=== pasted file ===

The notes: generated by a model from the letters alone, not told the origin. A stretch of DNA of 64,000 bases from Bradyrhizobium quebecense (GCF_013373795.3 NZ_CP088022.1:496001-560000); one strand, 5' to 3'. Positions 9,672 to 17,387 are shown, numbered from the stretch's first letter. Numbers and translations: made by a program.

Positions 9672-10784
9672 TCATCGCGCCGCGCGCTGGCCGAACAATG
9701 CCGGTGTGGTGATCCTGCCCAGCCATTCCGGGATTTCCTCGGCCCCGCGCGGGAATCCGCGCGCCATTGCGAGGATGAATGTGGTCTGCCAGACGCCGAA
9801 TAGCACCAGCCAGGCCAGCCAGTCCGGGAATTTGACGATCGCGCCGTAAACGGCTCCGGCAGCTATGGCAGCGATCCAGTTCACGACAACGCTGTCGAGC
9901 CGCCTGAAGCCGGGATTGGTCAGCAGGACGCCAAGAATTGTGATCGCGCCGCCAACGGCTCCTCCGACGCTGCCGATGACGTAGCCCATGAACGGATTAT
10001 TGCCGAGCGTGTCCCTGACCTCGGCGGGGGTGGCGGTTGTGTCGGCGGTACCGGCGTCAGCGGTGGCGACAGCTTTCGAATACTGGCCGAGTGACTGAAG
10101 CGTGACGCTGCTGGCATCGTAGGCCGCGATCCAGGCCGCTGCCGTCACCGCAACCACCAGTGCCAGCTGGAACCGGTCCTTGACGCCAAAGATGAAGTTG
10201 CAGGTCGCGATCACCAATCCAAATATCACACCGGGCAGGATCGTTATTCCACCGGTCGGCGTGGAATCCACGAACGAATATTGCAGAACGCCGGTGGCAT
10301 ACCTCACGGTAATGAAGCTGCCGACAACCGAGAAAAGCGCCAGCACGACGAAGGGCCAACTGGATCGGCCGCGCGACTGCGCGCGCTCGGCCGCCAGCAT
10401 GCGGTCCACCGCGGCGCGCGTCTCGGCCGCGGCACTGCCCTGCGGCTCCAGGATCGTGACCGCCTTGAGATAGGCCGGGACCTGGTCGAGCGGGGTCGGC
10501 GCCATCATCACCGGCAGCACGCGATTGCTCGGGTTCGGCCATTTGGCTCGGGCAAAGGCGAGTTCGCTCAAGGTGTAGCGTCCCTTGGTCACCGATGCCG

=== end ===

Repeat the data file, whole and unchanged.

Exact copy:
The notes: generated by a model from the letters alone, not told the origin. A stretch of DNA of 64,000 bases from Bradyrhizobium quebecense (GCF_013373795.3 NZ_CP088022.1:496001-560000); one strand, 5' to 3'. Positions 9,672 to 17,387 are shown, numbered from the stretch's first letter. Numbers and translations: made by a program.

Positions 9672-10784
9672 TCATCGCGCCGCGCGCTGGCCGAACAATG
9701 CCGGTGTGGTGATCCTGCCCAGCCATTCCGGGATTTCCTCGGCCCCGCGCGGGAATCCGCGCGCCATTGCGAGGATGAATGTGGTCTGCCAGACGCCGAA
9801 TAGCACCAGCCAGGCCAGCCAGTCCGGGAATTTGACGATCGCGCCGTAAACGGCTCCGGCAGCTATGGCAGCGATCCAGTTCACGACAACGCTGTCGAGC
9901 CGCCTGAAGCCGGGATTGGTCAGCAGGACGCCAAGAATTGTGATCGCGCCGCCAACGGCTCCTCCGACGCTGCCGATGACGTAGCCCATGAACGGATTAT
10001 TGCCGAGCGTGTCCCTGACCTCGGCGGGGGTGGCGGTTGTGTCGGCGGTACCGGCGTCAGCGGTGGCGACAGCTTTCGAATACTGGCCGAGTGACTGAAG
10101 CGTGACGCTGCTGGCATCGTAGGCCGCGATCCAGGCCGCTGCCGTCACCGCAACCACCAGTGCCAGCTGGAACCGGTCCTTGACGCCAAAGATGAAGTTG
10201 CAGGTCGCGATCACCAATCCAAATATCACACCGGGCAGGATCGTTATTCCACCGGTCGGCGTGGAATCCACGAACGAATATTGCAGAACGCCGGTGGCAT
10301 ACCTCACGGTAATGAAGCTGCCGACAACCGAGAAAAGCGCCAGCACGACGAAGGGCCAACTGGATCGGCCGCGCGACTGCGCGCGCTCGGCCGCCAGCAT
10401 GCGGTCCACCGCGGCGCGCGTCTCGGCCGCGGCACTGCCCTGCGGCTCCAGGATCGTGACCGCCTTGAGATAGGCCGGGACCTGGTCGAGCGGGGTCGGC
10501 GCCATCATCACCGGCAGCACGCGATTGCTCGGGTTCGGCCATTTGGCTCGGGCAAAGGCGAGTTCGCTCAAGGTGTAGCGTCCCTTGGTCACCGATGCCG